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ACE inhibitors

ACE inhibitors, and the less well known ARBs, are commonly used cardiac drugs for treating hypertension[1].

ACE inhibitors

How they work

They inhibit the action of angiotensin converting enzyme (ACE). This prevents the renin-angiotensin loop from working, thus preventing peripheral constriction of blood vessels, and effectively lower blood pressure.

What are they used for

They are commonly used to treat hypertension and heart failure[2]. They are the first line treatment for white people under the age of 55 with high blood pressure[3].

Common types and dose

  • Ramipril 2.5–5mg OD (max 10mg)
  • Perindopril 2-4mg OD

Side effects

They can have a negative effect on renal function, and should never be used on a patient with bilateral renal artery stenosis. They also shouldn't be used with potassium sparing diuretics as this can cause hyperkalaemia.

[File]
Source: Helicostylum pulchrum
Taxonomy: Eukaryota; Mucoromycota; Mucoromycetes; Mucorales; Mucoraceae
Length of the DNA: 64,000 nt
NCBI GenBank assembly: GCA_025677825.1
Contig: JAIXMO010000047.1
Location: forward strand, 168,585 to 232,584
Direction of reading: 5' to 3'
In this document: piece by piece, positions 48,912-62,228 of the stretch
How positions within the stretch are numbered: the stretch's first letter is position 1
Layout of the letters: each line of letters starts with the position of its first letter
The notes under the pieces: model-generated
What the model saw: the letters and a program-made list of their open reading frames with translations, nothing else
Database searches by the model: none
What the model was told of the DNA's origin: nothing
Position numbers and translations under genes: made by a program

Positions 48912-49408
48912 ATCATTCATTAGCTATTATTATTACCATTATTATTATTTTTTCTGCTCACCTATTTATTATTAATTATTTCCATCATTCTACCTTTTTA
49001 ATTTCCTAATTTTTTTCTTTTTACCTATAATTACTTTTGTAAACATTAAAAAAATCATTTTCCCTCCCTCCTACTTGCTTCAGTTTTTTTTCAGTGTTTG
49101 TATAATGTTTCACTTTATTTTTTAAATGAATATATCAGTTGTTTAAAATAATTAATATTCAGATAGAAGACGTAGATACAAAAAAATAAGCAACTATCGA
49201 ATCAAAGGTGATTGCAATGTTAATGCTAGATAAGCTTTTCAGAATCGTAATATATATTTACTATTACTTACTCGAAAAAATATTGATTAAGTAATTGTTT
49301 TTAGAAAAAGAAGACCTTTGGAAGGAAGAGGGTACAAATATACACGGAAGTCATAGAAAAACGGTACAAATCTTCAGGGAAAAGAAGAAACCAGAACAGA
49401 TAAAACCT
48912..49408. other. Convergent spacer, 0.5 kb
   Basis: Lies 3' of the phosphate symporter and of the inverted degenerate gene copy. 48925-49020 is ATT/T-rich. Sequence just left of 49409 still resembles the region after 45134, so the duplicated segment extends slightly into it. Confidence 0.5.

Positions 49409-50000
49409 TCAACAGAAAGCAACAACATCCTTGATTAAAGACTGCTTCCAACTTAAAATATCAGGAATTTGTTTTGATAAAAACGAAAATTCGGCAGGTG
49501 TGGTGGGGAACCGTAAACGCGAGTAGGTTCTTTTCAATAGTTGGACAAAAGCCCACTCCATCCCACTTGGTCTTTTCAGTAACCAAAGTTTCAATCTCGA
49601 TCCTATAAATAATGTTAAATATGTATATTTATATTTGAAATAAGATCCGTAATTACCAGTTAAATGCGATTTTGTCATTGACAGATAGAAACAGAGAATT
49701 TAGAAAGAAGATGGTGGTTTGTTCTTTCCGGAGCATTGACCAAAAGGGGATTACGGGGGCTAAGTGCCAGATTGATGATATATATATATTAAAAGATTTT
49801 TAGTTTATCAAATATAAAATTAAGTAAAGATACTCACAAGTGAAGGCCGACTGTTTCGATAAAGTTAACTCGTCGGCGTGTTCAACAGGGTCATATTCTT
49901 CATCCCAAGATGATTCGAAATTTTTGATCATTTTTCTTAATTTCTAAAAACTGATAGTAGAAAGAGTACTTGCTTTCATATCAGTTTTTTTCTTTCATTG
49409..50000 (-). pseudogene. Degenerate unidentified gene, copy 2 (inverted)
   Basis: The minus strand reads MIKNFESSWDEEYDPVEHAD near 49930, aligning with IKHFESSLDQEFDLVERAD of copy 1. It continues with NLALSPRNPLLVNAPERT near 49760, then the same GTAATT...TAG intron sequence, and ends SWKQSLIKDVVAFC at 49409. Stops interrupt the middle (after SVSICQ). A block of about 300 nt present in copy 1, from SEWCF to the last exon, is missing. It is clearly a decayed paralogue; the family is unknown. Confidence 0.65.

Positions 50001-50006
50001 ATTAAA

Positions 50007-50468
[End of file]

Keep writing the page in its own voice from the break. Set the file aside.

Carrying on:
Their key side effect is a characteristic dry tickling cough, that won't go away. If patients get this, and can't cope with it, you need to take them off the drug, probably best to try them on a angiotensin-II receptor antagonist...

Angiotensin II receptor antagonist

Also known as ARBs (angiotensin II receptor blockers), they work in a very similar way to ACE inhibitors, but cause less side effects: especially the dry cough[4]. In time, they may replace ACE inhibitors as the first line treatment.

Common types and doses

  • Losartan 50mg OD, upto 100mg in hypertension.
  • Candestartan 32mg OD.

References

  1. "Effects of ACE Inhibitors, Calcium Antagonists, and Other Blood Pressure lowering Drugs " by RB Thakkar and S Oparil - Current Hypertension Reports. Volume 3, Number 3, 227-228, DOI: 10.1007/s11906-001-0043-5
  2. "Chronic Heart Failure: National clinical guideline for diagnosis and management in primary and secondary care." - NICE 2010. http://www.nice.org.uk/nicemedia/live/13099/50514/50514.pdf
  3. "Hypertension: management of hypertension in adults in primary care" - NICE 2006. http://www.nice.org.uk/nicemedia/live/10986/30114/30114.pdf
  4. "Clinical pharmacokinetics of angiotensin II (AT1) receptor blockers in hypertension." by ZH Israili. - J Hum Hypertens. 2000 Apr;14 Suppl 1:S73-86.